Julieta (Emma Suarez) appears ready to move with her boyfriend (Dario Grandinetti) and start a new life in a new land. A chance meeting with an old friend (Michelle Jenner) changes her mind. She leaves her relationship, takes up her old apartment in Madrid, and starts penning letters to her long lost daughter.
The film then switches to flashback mode where a younger Julieta (Adriana Ugarte) meets her daughter’s father on a train, and they embark on a complicated life together. That flashback eventually leads to the present and an ending that might frustrate a high percentage of its viewers.
Suarez and especially Ugarte are good here, keeping the movie from being too melodramatic with finessed performances. This one isn’t as original or captivating as past Almodovar works, and it’s certainly lacking in humor.
Still, it holds you for its running time, and the actresses are very impressive.
By Bob Grimm
on Thu, Jan 19, 2017 at 2:17 PM
The latest collaboration between director Peter Berg and actor Mark Wahlberg, Patriots Day, stands as not only a valuable tribute to the victims and heroes of the Boston Marathon bombings, but a solid, meaningful, gritty look at what it took to take down the terrorist Tsarnaev brothers.
Wahlberg plays Sgt. Tommy Saunders, another one of those fictional composite characters that often show up in historical dramas. You may forgive this kind of artistic license, because the goal of Patriots Day is to take you through the entire drama, from the bombing itself, through to the capture of Dzhokhar Tsarnaev (Alex Wolff) inside a boat in somebody’s backyard.
There probably wasn’t a single person who was at all of the events leading to the ultimate capture of the final living suspect in the bombings. It’s best to just view the Wahlberg character as a partial representation of the heroism and diligence that led to that arrest.
This is the second of two Berg/Wahlberg collaborations in 2016, and it’s a good one. The film is about heroes, the heroes who worked to find the perpetrators, and the selfless, persevering heroes who were standing close to an explosive device when it went off. You’ll walk away from this movie feeling that Berg, Wahlberg and company did all of these good people justice with Patriots Day. Most importantly, it’s a moving tribute to those who lost their lives.
By Bob Grimm
on Wed, Jan 18, 2017 at 9:21 AM
Director Ben Affleck’s latest is a period piece/costume drama that looks like a lot of work went into it, but never feels like a cohesive picture.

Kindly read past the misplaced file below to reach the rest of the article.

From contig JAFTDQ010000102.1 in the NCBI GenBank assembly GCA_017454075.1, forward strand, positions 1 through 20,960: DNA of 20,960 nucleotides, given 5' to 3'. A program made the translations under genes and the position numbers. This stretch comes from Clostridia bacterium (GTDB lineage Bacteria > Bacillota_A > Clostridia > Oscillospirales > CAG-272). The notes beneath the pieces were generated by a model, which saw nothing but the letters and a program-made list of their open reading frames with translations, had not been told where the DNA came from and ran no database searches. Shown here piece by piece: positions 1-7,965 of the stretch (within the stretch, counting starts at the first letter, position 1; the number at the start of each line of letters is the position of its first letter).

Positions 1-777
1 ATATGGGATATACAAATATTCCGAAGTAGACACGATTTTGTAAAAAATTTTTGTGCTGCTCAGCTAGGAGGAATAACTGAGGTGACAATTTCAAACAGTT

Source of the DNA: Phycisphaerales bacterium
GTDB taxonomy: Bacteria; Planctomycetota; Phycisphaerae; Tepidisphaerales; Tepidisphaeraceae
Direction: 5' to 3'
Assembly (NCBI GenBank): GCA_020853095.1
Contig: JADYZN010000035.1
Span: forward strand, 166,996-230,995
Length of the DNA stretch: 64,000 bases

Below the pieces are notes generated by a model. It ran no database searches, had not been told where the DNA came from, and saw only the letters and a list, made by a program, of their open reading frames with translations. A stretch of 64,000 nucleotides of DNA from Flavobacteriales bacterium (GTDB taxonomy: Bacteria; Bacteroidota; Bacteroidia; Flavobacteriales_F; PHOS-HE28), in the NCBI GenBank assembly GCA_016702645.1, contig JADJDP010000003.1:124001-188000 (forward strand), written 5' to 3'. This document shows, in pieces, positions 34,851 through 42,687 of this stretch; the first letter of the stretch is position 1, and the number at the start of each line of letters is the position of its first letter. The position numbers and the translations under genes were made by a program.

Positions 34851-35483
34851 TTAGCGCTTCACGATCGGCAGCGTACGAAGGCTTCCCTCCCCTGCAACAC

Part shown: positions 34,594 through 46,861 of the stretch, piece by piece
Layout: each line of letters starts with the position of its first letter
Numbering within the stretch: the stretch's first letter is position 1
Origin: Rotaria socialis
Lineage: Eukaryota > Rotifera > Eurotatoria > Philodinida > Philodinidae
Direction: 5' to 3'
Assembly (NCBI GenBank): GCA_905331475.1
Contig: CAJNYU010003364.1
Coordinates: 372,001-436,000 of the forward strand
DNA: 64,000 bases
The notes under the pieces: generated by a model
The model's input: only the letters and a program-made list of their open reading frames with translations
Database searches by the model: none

Affleck also stars as Joe Coughlin, one of those gangsters you just gotta love, fighting the gangster fight during Prohibition in sunny Florida. Joe rises to the top of the gangster field, despite being the son of a cop (Brendan Gleeson), and despite basically being an all around good guy.
The problem here is that Affleck fails to give his central character a true identity and emotional toolbox. The character feels stilted, and the movie around him feels like a costume party. It’s as if Affleck is afraid to make him the truly bad guy he should be. The fedoras and sweet suits all look good, but it’s in the service of a story that has been told before in far more powerful fashion. Sienna Miller is good as Joe’s early love, and Elle Fanning, who had a great year with The Neon Demon and 20th Century Woman, is also good as a disgraced actress who finds a new career in preaching.
Again, the movie looks good, and Affleck’s performance is okay, but the story feels like a rehash of every gangster movie ever made.
By Bob Grimm
on Tue, Jan 17, 2017 at 9:04 AM
Adam Driver plays the title character in writer-director Jim Jarmusch’s latest, a bus driver with a penchant for poetry.
His name is Paterson, he lives in Paterson, New Jersey, and he sets his folded clothes out every night so he’s good to go in the morning. His wife, Laura (Golshifteh Farahani) aspires to be a country music singer, eagerly awaiting a new guitar the couple can barely afford (Also, it must be noted that she can’t play guitar).
The film offers no substantial plot; it’s simply a snapshot of a normal, pleasant life being led by two people who aspire to create art in their spare time. Jarmusch always does well with these sort of observational stories, and this is no exception.
Driver is terrific here, capping a great year that included Midnight Special and a great performance in the muddled Silence. It’s a funny, sweet performance without him really trying to be funny or sweet. The big events in this movie consist of Paterson taking his bulldog for a walk or meeting a fellow young poet who makes him feel insubstantial.